There is no similar band of zero velocities near the lower topographic divide between Glaciares Europa and Penguin. The velocity along the topographic divide is at a local minimum and averages about 6 cm d−1. This is outside the expected cumulative error for velocity measurements and must be explained by something other than systematic-errors. The elevation of the two divides may explain the difference. The upper divide is near the highest point on the icefield at 2100 m. The lower divide is separated by a rock outcrop with the lower part straddling a gently sloping plateau at 1400 m. The upper part of the lower divide runs across an ice ridge at 1550 m. At these lower elevations it is conceivable that daily ablation rates approach several cm d−1. This vertical contribution to the radar line-of-sight velocity could be masking the zero horizontal velocity. Another possible explanation for the lack of zero velocities at the lower divide is a non-steady-state condition where one of the glacier’s drainage areas encroaches on the other.

Flow patterns

Thus far two situations have been identified that produce near-zero ice velocity, stationary ice-free areas and ice at a flow divide. The remaining bands of near-zero ice velocity distinguish areas of ice motion toward the radar from areas of ice motion away from the radar. These areas are thought to be locations where the velocity vector is perpendicular to the line of sight and therefore no motion is detected by the interferometer. The location of these low-velocity bands in areas where no flowlines are visible is used to constrain the orientation of the velocity vector in that area. A model of the general ice-surface flow direction is made from the locations of perpendicular flow superimposed on the line-of-sight velocity map (Fig. 6).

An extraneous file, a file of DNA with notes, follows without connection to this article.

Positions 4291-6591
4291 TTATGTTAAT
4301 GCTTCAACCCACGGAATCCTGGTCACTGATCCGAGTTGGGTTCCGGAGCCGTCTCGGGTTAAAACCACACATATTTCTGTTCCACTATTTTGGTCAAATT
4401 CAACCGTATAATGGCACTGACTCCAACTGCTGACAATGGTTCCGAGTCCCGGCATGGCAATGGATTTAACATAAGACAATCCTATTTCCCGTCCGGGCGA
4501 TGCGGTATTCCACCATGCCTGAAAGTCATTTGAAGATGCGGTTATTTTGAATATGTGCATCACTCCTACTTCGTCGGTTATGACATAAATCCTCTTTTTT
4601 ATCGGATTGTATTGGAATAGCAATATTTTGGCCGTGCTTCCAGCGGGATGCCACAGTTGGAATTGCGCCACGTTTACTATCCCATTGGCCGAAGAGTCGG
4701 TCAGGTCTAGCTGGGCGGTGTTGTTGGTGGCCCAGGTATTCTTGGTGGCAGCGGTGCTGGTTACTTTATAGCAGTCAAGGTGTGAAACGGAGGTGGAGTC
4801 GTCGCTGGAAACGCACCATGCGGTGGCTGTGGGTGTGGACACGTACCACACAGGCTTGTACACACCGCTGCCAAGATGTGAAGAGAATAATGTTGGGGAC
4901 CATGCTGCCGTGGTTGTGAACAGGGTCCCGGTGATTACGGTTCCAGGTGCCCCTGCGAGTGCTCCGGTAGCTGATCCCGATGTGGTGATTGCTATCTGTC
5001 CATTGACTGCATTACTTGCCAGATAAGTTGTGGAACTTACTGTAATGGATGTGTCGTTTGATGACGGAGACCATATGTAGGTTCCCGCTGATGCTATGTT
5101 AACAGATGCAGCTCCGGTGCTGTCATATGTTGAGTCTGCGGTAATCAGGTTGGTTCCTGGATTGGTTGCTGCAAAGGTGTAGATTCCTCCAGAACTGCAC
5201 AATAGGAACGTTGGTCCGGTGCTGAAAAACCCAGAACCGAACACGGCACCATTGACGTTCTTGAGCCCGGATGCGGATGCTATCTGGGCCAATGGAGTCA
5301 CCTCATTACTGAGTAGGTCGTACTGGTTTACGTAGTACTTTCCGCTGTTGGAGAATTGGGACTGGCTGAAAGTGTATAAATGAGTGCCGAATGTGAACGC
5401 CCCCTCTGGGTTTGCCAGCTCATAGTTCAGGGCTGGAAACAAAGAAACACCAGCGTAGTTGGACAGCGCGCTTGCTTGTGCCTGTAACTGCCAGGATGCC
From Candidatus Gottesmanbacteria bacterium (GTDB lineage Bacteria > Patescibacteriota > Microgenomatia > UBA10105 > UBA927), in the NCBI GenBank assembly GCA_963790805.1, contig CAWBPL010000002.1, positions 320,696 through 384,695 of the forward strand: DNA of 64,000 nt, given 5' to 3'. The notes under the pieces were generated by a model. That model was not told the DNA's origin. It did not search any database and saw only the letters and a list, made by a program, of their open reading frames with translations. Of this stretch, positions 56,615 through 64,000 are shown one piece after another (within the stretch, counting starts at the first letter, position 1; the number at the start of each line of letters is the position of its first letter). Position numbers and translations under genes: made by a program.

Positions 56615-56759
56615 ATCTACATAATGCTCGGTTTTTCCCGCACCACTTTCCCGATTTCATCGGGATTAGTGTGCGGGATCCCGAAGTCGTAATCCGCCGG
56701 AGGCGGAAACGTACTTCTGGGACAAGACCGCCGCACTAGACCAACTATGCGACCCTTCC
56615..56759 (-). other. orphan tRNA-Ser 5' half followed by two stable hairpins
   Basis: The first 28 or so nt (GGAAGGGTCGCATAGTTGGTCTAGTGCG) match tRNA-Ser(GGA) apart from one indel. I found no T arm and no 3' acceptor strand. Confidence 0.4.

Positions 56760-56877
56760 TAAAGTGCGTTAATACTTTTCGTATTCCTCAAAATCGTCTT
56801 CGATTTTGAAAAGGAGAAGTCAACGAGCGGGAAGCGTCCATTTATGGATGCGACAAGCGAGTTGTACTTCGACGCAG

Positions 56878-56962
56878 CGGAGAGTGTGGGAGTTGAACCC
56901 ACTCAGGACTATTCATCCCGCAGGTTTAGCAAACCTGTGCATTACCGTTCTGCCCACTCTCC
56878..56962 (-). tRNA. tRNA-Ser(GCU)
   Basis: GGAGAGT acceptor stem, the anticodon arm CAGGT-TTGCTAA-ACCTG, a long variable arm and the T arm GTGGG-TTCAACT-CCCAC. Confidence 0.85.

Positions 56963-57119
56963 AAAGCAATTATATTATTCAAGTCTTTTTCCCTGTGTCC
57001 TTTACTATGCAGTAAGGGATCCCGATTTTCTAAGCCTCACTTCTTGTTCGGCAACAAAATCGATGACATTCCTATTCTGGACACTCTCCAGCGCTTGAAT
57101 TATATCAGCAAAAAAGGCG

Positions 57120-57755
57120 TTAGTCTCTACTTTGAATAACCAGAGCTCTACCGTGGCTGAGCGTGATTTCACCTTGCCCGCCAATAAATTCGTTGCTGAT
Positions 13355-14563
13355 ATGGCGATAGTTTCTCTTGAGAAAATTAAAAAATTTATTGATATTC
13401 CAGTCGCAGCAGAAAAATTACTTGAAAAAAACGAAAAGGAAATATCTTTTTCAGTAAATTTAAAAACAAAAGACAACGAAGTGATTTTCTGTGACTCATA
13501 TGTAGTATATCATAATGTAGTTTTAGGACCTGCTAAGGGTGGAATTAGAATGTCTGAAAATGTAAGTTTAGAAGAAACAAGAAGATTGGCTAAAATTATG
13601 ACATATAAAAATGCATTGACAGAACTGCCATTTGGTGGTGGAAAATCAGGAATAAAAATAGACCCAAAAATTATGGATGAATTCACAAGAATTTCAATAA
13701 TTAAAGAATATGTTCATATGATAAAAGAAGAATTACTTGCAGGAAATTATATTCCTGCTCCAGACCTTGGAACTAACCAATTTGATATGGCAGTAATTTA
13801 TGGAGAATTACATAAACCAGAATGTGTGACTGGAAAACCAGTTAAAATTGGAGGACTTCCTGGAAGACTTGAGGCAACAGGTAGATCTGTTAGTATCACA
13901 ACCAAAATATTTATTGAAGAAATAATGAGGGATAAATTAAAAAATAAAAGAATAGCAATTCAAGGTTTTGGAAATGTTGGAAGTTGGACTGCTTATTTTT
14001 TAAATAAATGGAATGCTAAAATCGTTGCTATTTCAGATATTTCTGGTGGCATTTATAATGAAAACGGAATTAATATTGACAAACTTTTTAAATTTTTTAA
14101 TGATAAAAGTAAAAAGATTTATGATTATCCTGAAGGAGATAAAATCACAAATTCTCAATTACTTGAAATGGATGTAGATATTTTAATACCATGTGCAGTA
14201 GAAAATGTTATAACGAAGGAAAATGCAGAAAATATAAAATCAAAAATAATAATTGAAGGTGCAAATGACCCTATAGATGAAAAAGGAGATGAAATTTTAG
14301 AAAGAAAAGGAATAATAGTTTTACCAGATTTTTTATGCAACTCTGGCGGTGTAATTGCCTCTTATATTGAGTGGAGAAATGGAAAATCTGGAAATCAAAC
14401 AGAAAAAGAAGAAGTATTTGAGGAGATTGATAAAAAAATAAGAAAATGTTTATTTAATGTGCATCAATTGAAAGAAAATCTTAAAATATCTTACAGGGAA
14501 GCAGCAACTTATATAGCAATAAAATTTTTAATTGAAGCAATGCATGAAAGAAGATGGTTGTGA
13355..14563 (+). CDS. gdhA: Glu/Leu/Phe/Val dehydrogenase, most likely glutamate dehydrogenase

Summary and Conclusions

The L-band InSAR data of the Europa and Penguin glacier section of HPS allow us to demonstrate new glaciological applications of InSAR data and provide the first quantitative glaciological information for this area. In addition, the limitations of the technique for parts of the glaciers provide guidance for the acquisition schedule of future InSAR missions for temperate glaciers.

The application of InSAR to flow-divide mapping demonstrated that ice-flow divides may be located from a line-of-sight velocity map, but their detection may be limited in areas of high daily ablation. An additional InSAR velocity map with a different line of sight would allow extensive flow-divide mapping for a selection of ice-core sites, and drainage mapping of icefields and ice sheets. InSAR velocity along a glacier center line, where only longitudinal strain is present and the accompanying amplitude image for crevasse detection permit the tensile strength of ice to be estimated from a combination of InSAR data and the flow law of glacier ice. Coincident data of strain rates and crevasse initiation are needed to test physically based models of crevasse formation which are essential to the understanding of glacier calving processes (Van der Veen, 1997). InSAR observations along a center line can readily supply these data. The flow direction of parts of the glacier where no flowlines are present can be constrained from the line-of-sight velocity map in areas where the ice-flow direction passes through the orientation perpendicular to the radar line of sight. Thus, with even a single component of velocity the vector orientations in some featureless areas can be constrained.